Colleges across the United States are looking for ways to become top-tier institutions through their recruiting efforts and cutting-edge program offerings. To attract the best students, they are revamping their campuses and incorporating new technologies in existing buildings that will differentiate them from comparable institutions. That means facilities managers will be integral to their plans as they develop and deploy strategies, especially when it comes to sustainability.
Georgetown University shines with solar energy
Georgetown University is one example. The school in the Washington, D.C., suburb has recently deployed a major solar energy project that includes the installation of 75 solar panels spread throughout its historic campus. Once completed, the effort is expected to save tens of thousands of dollars in energy bills.
"Georgetown is pleased to be leading the first university solar electricity project of its scale on a historic residential block in Washington, D.C.," said Robin Morey, vice president for planning and facilities management at the university. "This project serves as a strong symbol of Georgetown's commitment to sustainable buildings, and it demonstrates Georgetown's local leadership as a partner in the Mayor's College and University Sustainability Pledge."
When campuses introduce large-scale goals for sustainability, it's often left up to facilities managers to monitor their success. With the inclusion of measuring equipment and facility maintenance software, FMs can determine how much electricity is being used throughout multiple buildings and use those figures to calculate savings.
Central Michigan University wants students to walk the walk
The Midwestern campus recently held a meeting about a prospective $130 million master plan to make its campus more walkable, according to Central Michigan Life. The proposed ideas include green spaces, more sidewalks, create bike paths and build roads that improve the flow of traffic around the campus. To determine the optimal plan, the university has been gathering data through series of public comments, suggestions, discovery and design forums.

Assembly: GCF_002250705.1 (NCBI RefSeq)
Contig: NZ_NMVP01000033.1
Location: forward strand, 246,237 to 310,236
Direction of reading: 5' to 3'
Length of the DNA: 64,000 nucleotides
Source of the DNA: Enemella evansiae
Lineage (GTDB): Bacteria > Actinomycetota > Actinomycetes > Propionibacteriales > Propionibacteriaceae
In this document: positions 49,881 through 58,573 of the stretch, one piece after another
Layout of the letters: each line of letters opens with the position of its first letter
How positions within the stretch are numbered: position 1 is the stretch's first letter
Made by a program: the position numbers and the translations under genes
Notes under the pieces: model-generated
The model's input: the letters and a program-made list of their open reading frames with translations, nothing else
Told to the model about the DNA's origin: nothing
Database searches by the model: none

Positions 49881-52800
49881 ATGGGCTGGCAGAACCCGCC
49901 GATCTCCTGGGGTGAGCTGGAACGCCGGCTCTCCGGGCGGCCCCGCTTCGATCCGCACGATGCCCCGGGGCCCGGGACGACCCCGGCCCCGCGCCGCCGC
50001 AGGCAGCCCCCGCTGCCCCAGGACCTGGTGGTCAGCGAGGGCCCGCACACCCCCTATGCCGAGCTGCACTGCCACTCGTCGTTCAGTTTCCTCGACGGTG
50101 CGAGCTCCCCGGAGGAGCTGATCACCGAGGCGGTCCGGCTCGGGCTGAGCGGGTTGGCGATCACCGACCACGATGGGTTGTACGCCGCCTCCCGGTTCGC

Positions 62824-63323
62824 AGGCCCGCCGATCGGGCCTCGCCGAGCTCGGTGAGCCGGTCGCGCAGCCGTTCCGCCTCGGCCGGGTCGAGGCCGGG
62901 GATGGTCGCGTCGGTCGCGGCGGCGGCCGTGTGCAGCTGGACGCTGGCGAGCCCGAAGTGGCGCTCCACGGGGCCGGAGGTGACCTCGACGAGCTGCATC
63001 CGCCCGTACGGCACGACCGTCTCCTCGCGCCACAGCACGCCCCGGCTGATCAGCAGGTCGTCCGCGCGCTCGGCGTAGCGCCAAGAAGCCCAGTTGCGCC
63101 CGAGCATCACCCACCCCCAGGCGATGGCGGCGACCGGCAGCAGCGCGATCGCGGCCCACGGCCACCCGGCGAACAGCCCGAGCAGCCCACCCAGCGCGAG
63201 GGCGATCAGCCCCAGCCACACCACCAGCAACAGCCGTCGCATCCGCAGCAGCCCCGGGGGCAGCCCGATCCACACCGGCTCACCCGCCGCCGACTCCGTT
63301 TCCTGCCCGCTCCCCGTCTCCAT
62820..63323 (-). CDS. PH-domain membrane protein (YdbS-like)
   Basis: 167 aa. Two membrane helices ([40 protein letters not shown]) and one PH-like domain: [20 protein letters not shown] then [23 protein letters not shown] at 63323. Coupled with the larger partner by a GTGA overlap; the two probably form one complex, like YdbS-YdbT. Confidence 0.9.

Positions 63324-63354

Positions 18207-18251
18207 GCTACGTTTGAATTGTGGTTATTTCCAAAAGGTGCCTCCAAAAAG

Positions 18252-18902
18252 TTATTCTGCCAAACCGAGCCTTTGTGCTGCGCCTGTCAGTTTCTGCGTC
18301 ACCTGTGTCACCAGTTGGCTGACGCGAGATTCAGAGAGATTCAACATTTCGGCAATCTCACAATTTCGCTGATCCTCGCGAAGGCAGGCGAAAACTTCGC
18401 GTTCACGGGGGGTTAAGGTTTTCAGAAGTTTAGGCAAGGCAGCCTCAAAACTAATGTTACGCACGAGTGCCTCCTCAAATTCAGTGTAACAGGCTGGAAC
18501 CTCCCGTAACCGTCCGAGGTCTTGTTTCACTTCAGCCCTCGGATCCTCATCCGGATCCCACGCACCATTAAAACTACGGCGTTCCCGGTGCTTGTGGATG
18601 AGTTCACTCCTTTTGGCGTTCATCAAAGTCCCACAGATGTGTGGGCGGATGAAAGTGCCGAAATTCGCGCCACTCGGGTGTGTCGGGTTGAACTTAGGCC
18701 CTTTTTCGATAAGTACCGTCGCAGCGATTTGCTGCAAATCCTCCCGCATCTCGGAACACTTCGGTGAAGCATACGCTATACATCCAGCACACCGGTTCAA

"What we've gathered is an idea on how to plan the future of our campus," said associate vice president of facilities management Steve Lawrence, as quoted by the source. "These plan for buildings, sidewalks and bike paths could potentially serve us for the next 100 years."
Facilities manager that have sophisticated programs like an integrated workplace management system (IWMS) can track data over time through a single portal. This is then used to compare information over longer time periods to measure changes and make necessary adjustments. Web-based applications can also be advantageous because they allow users to make changes as part of feasibility plans before finalizing ideas and creating work orders.
Public schools going green, too
It's not just the facilities managers at higher education institutions that are being challenged to implement sustainability plans and create better environments for students. It's also public education facilities teams, such as those in Duluth, Minnesota. Schools are going green, according to The Star Tribune, and because they are turning to taxpayers to foot the bills, they will need to plan strategically and minimize costs.
The $300 million plan in Duluth is going to renovate seven existing buildings and construct four new facilities, the source reports. Some of the changes include North-facing windows that will maximize exposure to natural sunlight and capture heat in the classrooms as well as better ventilation systems and reducing noise pollution.
"It was a hard sell," Keith Dixon, the former superintendent of Duluth public schools, told the source about the plan that was finally approved after two years. "But even most conservative residents will agree that the costs are worth it if you can show them a return on investment over time."
The same can be true in other organizations. FMs that are able to demonstrate the value of their renovations through fact-based reports will increase the likelihood of gaining the support of decision-makers.